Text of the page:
1990: a Brooklyn teenager is transported inside the 2D platform scrolling game she’s playing. Fun little space-based riff on the Jumanji movies, made with care and with an eye to maximising limited resources. A decent script and performances help, not least DTV action star Adkins enjoying spoofing himself.
A Las Vegas stage magician with the ability to see into the near future is hunted by both the FBI and terrorists. High concept SF fantasy loosely based on a Philip K Dick story. The plot doesn’t really hang together, but as a series of chases, bluffs, and timey-wimey tricks, this is more than passable escapism.
The now middle-aged Wyld Stallyns have to travel the multiverse to save reality, their daughters, and their marriages. Unnecessary but still welcome threequel, with enough of a spin on the same plot as twice before to pass muster. Everyone’s having fun, and Winter is especially good.
Bill and Ted are threatened from the future: they journey to heaven and hell to save themselves, their princesses, and humanity. Solid sequel with just enough differentiation from before to keep matters fresh. William Sandler is great as a not so-grim Reaper. A belated third movie followed.
An amnesic warrior monk is Earth’s chosen defender against an alien fighter. Ambitious though slightly tatty would-be martial comic-book arts epic. Plenty of fights (though little actual jiu jitsu) and some guest stars (Cage, Grillo, Jaa) in supporting roles: it’s basically a low-budget riff on Predator, though.
Two years on, and an unhappy Kate Pierce is kidnapped by a cast-out elf aiming to get revenge on Santa. Sprawling grab-bag sequel, mashing up Milton, Gremlins and a hundred other properties. Messy and uncoordinated, though Kurt Russell is having fun, plus he gets another Blues Brothers-ish singalong set piece.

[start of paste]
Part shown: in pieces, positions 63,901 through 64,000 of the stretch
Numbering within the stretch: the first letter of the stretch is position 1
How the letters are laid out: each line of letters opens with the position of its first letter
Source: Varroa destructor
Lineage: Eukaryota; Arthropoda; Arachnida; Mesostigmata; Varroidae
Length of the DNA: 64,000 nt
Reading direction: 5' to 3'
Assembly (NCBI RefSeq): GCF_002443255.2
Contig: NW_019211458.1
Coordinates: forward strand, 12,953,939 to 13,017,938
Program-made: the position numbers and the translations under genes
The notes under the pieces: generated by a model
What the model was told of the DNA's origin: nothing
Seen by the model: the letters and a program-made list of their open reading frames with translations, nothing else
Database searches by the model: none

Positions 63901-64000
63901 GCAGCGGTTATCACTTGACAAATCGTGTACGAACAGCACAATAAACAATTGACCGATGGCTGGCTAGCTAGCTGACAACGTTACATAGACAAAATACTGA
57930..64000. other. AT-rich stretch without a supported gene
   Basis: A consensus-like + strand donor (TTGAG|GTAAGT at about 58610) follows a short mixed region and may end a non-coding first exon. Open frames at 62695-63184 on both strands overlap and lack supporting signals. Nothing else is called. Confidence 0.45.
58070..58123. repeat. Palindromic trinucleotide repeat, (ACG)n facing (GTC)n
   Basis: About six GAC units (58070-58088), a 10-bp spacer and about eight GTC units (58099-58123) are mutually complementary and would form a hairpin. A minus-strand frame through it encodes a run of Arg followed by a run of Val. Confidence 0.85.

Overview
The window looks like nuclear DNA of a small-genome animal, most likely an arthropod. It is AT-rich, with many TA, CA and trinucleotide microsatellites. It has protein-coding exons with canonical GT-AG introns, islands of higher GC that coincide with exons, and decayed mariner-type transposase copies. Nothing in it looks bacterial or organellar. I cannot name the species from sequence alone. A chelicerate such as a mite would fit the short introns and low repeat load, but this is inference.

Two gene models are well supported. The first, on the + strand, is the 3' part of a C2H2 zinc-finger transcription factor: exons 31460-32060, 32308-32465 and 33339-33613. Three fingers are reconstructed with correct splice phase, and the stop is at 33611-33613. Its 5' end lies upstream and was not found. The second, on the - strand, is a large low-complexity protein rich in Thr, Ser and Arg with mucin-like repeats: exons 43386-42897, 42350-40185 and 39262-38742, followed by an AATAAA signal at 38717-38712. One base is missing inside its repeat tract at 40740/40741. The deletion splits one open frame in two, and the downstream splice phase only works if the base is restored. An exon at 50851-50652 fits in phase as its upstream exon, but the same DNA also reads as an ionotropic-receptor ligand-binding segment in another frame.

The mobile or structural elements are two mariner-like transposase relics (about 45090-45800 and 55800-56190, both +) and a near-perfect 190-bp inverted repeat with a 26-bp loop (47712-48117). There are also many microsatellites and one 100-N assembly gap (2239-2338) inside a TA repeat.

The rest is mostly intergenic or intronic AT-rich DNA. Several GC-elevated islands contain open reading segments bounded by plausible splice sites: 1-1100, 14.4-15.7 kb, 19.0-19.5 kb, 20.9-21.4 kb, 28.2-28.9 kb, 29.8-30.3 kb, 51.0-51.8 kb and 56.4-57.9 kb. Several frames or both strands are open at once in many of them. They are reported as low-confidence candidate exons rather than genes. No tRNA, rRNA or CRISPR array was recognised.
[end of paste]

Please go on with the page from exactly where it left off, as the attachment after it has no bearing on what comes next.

A reclusive naturalist and doctor voyages to find a fabled fruit so he can save the life of the young Queen Victoria. Genuinely terrible revisioning of the Hugh Lofting talks-to-animals character: a movie assembled from multiple reshoots and dubbing sessions. Michael Sheen is fun as the villain, but that’s about it.
A spoiled child takes out a contract on Santa, who is struggling with responsibilities and finances. Odd black comedy mix of action, fantasy and character study that works if you go with it, though not for all. Still, it’s well-made, with plenty of interesting ideas, and not self-conscious about its cult potential.
Chalk-and-cheese brothers encounter a mysterious VHS board game that may be linked to their father’s disappearance. Jumanji meets From Beyond, kinda, in this modest 80s-throwback fantasy-horror. Starts slow, and doesn’t have the resources to realise its premise, but fun for genre fans nevertheless.
A headstrong tomboyish princess battles with her mother when she is to be betrothed for political reasons. Perhaps the most Disneyish Pixar movie to date, Brave benefits from its focus on mother/daughter relationships and from a dark magical turn that sits awkwardly with the knockabout stuff elsewhere.